Simple Skeleton Framework for Cocoa OSX OpenGL application

I found over the web that even official document on Apple’s Developers Network is quite rich in the aspect many people over the web ask for basic tutorial how to jump into OpenGL programming on OSX/IOS platforms.

One of the reasons I presume it’s so is because even if documentation and the library is complete in many aspects details are quite.. disconnected. For that reason I decided to show small tutorial how to start with OpenGL programming on OSX platform.

It’s not a tutorial about OpenGL itself, I assume developer knows it very well or enough to continue on it’s own, yet is not very much familiar with general development skills required to target Apple’s platform.

It was my case when after more than a decade of sticking in Microsoft’s platform I decided to learn OSX/IOS programming.
With such personal experience I crafted this text carefully looking for Microsoft’s analogies to ease the learning path for developers coming from that ecosystem.

Initial requirements:

If you’re complete newbie to Apple’s software development ecosystem please mind that to continue with this tutorial you need:
- OSX platform (one of Mac computers)

Note: I played with Hackintosh some time ago and aside of legal part of the experience when we speak about graphics programming where it simply lacks of good drivers and it’s very unstable. If you started your Mac experience from such configuration I really recommend you to buy a Mac to continue. Honestly speaking, I started with Hackintosh virtual machine in times when I worked at Microsoft. Just for curiosity to check the competitive platform without the need of buying it and without alternatives that could help me evaluate it’s value proposition. I fell in love and purchased the real hardware and for the main topic of this article as said I really recommend to you to go and buy one too.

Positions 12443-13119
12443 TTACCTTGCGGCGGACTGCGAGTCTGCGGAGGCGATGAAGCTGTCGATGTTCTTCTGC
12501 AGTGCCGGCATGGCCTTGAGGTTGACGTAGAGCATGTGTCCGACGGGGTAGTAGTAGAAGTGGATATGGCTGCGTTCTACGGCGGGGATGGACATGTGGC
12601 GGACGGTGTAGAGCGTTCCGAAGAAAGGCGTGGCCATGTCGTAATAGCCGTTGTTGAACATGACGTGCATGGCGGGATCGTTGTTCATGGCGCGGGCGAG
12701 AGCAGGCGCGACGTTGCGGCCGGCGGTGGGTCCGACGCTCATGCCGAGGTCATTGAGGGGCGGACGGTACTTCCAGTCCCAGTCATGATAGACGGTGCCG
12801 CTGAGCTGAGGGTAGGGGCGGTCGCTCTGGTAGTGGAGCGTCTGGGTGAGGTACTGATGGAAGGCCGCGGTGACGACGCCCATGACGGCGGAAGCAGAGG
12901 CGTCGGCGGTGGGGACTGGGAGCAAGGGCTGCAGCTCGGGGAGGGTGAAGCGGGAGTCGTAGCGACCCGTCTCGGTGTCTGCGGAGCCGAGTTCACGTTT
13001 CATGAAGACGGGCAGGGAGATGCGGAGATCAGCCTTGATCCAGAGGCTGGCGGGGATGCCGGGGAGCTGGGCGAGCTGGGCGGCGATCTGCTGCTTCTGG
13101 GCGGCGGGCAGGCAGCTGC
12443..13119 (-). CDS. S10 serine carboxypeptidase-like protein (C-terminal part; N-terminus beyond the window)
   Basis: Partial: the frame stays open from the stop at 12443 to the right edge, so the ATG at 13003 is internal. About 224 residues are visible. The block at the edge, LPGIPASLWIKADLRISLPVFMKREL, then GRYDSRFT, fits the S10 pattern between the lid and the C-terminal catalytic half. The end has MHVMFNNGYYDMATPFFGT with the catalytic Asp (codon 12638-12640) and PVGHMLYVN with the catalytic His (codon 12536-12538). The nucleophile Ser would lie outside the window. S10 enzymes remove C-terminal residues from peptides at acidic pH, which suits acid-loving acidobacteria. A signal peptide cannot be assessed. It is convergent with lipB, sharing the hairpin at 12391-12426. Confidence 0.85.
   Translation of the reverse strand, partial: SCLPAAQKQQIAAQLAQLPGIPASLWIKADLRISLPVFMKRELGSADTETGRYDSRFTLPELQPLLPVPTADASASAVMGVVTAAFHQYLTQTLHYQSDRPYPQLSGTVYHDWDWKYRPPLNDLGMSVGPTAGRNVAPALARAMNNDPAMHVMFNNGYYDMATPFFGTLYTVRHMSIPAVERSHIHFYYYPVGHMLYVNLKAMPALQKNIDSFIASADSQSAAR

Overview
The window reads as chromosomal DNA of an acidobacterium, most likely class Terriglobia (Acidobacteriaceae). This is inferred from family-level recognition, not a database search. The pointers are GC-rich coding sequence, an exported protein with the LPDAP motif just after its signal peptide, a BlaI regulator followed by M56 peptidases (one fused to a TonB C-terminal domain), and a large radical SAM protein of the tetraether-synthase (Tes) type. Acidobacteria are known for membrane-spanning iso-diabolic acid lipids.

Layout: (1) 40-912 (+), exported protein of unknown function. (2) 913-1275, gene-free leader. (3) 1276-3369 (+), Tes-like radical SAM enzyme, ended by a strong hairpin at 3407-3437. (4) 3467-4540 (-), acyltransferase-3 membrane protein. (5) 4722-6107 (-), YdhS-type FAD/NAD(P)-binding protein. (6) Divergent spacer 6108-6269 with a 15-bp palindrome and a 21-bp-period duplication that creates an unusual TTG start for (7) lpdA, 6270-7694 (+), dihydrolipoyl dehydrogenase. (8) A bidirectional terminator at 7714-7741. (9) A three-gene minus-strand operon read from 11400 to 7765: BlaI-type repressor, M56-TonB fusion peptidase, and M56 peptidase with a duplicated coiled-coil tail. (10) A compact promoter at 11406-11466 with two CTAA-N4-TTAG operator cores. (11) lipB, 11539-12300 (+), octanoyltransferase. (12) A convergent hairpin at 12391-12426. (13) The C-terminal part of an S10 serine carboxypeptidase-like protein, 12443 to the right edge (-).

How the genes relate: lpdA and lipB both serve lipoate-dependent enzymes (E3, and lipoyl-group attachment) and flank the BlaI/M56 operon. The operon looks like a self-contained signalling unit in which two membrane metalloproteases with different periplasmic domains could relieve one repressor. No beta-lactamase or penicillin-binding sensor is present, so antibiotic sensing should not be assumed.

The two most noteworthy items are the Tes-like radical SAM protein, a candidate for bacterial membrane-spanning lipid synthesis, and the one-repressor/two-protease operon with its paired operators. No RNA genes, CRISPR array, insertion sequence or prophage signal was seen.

- Xcode tools – available for download from App Store (free of charge)
- Some additional OpenGL libraries which you may like to use (like glem for example)

 Initializing OpenGL project

My approach to this tutorial is very raw, to keep it simple on those aspects that require integration with native Cocoa platform.
So our starting point is simply starting new app project, targeting OSX (Cocoa Application)

From that point you should have MainMenu.xib file which is Xml format to describe UI and it’s basic behavior. It’s quite comparable to Xaml as an idea. On the right pane’s bottom part you should have Object’s library. Select Data Views section to ease search for right view  control and find OpenGL View into the window. Change the properties to let this view cover whole the area of the window, set the window size according to your initial expectation.

Creating Custom OpenGL view

Standard view still needs some massage to fit your individual requirement. For that custom Objective C class has to be created. In my example let’s call it OGLDemoView. Its interface and implementation code looks like follow:


 #import <Cocoa/Cocoa.h>
 #include "tut01_renderer.h" // I'll explain this include later, 
                             //shortly it's our pure C/C++ renderer
@interface OGLDemoView : NSOpenGLView
//system timer, needed to synchronize the frame rate
    NSTimer* renderTimer;
//our C++ renderer as I aim to minimize
//ObjectiveC footprint and use clean C/C++ only, if possible
    tut01_renderer renderer;
//it's analogical to WM_PAINT event in Windows
- (void) drawRect: (NSRect)bounds;


 #import "OGLDemoView.h"
 @implementation OGLDemoView
- (id)initWithFrame:(NSRect)frame
    self = [super initWithFrame:frame];